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By Charles F Moreira, Editor

Two Malaysian medical rubber glove makers have had imports of their gloves into the United States either denied or seized at US Customs and Border Protection (CBP) officials at US ports within the past two years based upon allegations they their gloves were produced using forced labour.

On top of that, especially migrant workers at Malaysia’s and the world’s largest glove maker were found to be infected with COVID-19, resulting in temporary shutdown of many of its factories.

Since these problems are mostly related to their migrant workers, this article sets out to explore whether Malaysia’s glove makers can save themselves such hassle by fully automating their production operations from end-to-end and dispense with manual labour.

On 26 February 2021, we reached out with questions about the industry’s adoption of advanced automation to the Malaysian Rubber Gloves Manufacturers Association (MARGMA), AFA Technologies and Doeka Asia, Doeka Industrial Automation’s Asia regional office in Puchong, and followed up with a gentle reminder about a month later, and this time also posed our questions to Top Glove by e-mail and to Hartalega by fax but only Top Glove replied, declining to answer any of our questions this time but perhaps the next time. So we were left with little choice but to go it alone and dug up quite a lot.

First some background

On 30 September 2019, the CBP issued Withhold Release Orders (WROs) against imports of five different products from different countries, claiming that they were produced or mined using forced labour.

One of these was imports of rubber gloves produced by WRP Asia Pacific (WRP), which the CBP accused of producing them using forced labour. The CBP revoked its WRO against WRP almost six months later on 23 March 2020, after it had determined that WRP no longer produced gloves using forced labour.

Then on 15 July 2020, the CBP issued an WRO against imports of medical gloves produced by Top Glove Corporation subsidiaries Top Glove Sdn Bhd and TG Medical Sdn Bhd, also based upon allegations of forced labour.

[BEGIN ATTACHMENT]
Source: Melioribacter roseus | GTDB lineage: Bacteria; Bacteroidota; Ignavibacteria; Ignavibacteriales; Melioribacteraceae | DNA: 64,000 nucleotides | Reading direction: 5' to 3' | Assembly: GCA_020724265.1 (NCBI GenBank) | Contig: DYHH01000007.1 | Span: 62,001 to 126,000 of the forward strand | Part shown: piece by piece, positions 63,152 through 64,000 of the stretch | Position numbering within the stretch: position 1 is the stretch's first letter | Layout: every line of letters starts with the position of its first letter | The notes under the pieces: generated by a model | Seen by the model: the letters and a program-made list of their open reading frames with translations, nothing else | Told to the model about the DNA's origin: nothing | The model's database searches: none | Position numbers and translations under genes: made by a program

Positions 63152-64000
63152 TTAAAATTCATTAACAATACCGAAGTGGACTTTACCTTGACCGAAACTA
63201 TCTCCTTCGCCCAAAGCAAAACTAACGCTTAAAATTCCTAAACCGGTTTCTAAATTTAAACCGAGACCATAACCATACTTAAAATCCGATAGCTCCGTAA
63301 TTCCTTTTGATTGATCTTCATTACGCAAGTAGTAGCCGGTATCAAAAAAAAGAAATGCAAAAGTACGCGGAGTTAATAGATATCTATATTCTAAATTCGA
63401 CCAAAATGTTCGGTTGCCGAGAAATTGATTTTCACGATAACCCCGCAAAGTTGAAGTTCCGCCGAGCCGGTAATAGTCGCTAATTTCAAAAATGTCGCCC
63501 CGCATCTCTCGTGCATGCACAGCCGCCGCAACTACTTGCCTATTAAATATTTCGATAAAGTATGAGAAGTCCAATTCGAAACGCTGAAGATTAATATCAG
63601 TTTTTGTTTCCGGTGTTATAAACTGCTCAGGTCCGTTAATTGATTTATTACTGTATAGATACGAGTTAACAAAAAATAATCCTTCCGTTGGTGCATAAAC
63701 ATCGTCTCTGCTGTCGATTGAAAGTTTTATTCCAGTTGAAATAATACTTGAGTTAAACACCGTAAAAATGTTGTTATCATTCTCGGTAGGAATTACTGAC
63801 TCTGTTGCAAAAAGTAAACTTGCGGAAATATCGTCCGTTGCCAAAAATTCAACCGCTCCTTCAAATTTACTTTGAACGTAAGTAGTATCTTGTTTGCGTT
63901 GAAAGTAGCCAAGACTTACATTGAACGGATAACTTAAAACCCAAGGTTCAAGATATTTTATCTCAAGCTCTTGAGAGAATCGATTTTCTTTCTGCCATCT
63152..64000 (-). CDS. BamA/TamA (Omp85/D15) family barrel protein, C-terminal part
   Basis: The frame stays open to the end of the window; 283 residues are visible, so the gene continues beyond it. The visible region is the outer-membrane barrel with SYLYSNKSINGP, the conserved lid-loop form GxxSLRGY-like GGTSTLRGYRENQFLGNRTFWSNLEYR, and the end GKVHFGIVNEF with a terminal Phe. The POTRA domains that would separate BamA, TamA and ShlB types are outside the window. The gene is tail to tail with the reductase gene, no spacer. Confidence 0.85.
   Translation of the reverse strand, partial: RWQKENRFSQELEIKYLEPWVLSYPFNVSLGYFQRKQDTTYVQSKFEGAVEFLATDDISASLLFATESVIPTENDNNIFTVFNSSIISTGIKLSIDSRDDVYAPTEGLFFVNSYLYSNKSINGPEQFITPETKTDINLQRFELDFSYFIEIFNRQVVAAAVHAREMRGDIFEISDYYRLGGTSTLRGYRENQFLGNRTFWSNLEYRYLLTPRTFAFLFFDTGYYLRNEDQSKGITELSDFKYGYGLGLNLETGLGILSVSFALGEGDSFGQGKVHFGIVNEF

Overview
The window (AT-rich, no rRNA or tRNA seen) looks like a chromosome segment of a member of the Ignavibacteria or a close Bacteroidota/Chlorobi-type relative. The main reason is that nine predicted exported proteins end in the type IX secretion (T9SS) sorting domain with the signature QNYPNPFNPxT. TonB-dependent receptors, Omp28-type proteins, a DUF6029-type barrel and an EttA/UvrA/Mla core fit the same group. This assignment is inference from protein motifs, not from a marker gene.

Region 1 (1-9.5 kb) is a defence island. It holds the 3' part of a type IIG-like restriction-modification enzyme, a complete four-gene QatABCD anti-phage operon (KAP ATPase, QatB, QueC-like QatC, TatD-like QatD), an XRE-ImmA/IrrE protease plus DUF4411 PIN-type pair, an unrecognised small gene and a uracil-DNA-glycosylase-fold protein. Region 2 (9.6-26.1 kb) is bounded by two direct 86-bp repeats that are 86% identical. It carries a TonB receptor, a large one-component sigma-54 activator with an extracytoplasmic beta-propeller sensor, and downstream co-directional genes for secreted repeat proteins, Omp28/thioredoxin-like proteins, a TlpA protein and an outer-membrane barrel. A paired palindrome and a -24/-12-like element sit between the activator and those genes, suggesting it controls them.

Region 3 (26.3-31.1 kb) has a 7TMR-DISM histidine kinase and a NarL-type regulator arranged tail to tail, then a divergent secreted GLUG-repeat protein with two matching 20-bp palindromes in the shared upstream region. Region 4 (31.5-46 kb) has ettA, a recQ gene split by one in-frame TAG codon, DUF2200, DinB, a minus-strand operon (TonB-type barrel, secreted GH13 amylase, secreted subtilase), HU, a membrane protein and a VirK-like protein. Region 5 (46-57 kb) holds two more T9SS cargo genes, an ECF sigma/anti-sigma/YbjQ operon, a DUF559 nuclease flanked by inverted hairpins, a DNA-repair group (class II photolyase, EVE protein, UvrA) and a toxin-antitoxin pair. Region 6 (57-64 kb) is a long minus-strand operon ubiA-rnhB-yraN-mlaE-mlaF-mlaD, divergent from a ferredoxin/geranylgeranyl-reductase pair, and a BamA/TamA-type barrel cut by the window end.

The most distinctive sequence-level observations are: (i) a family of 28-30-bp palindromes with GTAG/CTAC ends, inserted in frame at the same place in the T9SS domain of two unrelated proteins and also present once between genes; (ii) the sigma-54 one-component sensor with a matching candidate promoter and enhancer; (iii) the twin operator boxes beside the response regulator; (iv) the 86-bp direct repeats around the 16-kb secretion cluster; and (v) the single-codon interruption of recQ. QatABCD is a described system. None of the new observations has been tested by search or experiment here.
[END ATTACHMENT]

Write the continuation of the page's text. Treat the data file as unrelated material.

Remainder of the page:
In a press release dated 6 November 2020, Top Glove stated that it had undertaken to remediate its migrant workers for recruitment fees they had paid to to agents or other parties to a revised sum of approximately RM136 million over a period of 10 months from October 2020 and that the company had made their first two remediation payments in August and September that year, and that the company had submitted the necessary information to the CBP and was following up with the US agency in the view of having the CBP revoke the WRO.

However, in its press release on 29 March 2021, the CBP stated that it had instructed its personnel to seize gloves made by Top Glove at all US ports, also on the same grounds that they were made using forced labour.

“The finding (the CBP’s finding) expands upon a Withhold Release Order (WRO) that CBP issued in July 2020. That WRO was based on reasonable but not conclusive information that multiple forced labour indicators exist in Top Glove’s production process, including debt bondage, excessive overtime, abusive working and living conditions, and retention of identity documents”, the CBP stated.



If the CBP hasn’t been enough trouble, in a press release on 17 November 2020, Top Glove clarified that the 14 days Enhanced Movement Control Order (EMCO) order from 17th to 30th November 2020 affected about  5,700  of its workers  in  Meru,  Klang, or about 27% of its 21,000 employees.

The Star of 23 November 2020 reported that since 18 November 2020, Top Glove had temporarily shut down 16 of its 28 factories in Meru, Klang to allow for COVID-19 screening tests of the 5,700 workers in its hostels according to Ministry of Health guidelines, whilst the remaining 12 plants would operate at reduced capacity.

On 23 November, Senior Minister (Security Cluster) and Minister of of Defense, YB Dato’ Sri Ismail Sabri Bin Yaakob had said the special cabinet meeting had decided that 28 of Top Glove factories in Klang would ordered to halt operations in stages to allow the health ministry to conduct tests and quarantine.

On 14 December 2020, Bloomberg of reported that the Defense Minister had said that the 28-day lockdown on Top Glove’s worker dormitories would end following a decline in the number of positive COVID-19 cases. Fourteen of its 28 factories which were ordered to close would be allowed to resume operations, whilst the rest would re-open in stages. Altogether, 4,305 out of 5,805 tested had been found positive for COVID-19, so at least this setback for Top Glove was over.